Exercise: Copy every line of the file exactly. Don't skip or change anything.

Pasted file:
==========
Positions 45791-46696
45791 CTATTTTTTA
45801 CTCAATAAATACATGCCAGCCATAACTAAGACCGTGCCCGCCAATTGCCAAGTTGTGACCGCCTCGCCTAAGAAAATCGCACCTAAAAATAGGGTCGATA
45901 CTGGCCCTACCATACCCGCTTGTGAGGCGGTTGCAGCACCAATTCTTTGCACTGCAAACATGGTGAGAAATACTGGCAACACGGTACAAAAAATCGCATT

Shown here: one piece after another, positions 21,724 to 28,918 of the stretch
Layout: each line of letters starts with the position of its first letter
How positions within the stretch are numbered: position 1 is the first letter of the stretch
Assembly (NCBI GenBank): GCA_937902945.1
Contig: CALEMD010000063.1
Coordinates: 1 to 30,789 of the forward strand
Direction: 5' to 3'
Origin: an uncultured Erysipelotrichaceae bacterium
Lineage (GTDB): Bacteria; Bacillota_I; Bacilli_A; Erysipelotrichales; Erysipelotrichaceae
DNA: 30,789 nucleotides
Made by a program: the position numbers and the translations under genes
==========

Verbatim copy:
Positions 45791-46696
45791 CTATTTTTTA
45801 CTCAATAAATACATGCCAGCCATAACTAAGACCGTGCCCGCCAATTGCCAAGTTGTGACCGCCTCGCCTAAGAAAATCGCACCTAAAAATAGGGTCGATA
45901 CTGGCCCTACCATACCCGCTTGTGAGGCGGTTGCAGCACCAATTCTTTGCACTGCAAACATGGTGAGAAATACTGGCAACACGGTACAAAAAATCGCATT

Shown here: one piece after another, positions 21,724 to 28,918 of the stretch
Layout: each line of letters starts with the position of its first letter
How positions within the stretch are numbered: position 1 is the first letter of the stretch
Assembly (NCBI GenBank): GCA_937902945.1
Contig: CALEMD010000063.1
Coordinates: 1 to 30,789 of the forward strand
Direction: 5' to 3'
Origin: an uncultured Erysipelotrichaceae bacterium
Lineage (GTDB): Bacteria; Bacillota_I; Bacilli_A; Erysipelotrichales; Erysipelotrichaceae
DNA: 30,789 nucleotides
Made by a program: the position numbers and the translations under genes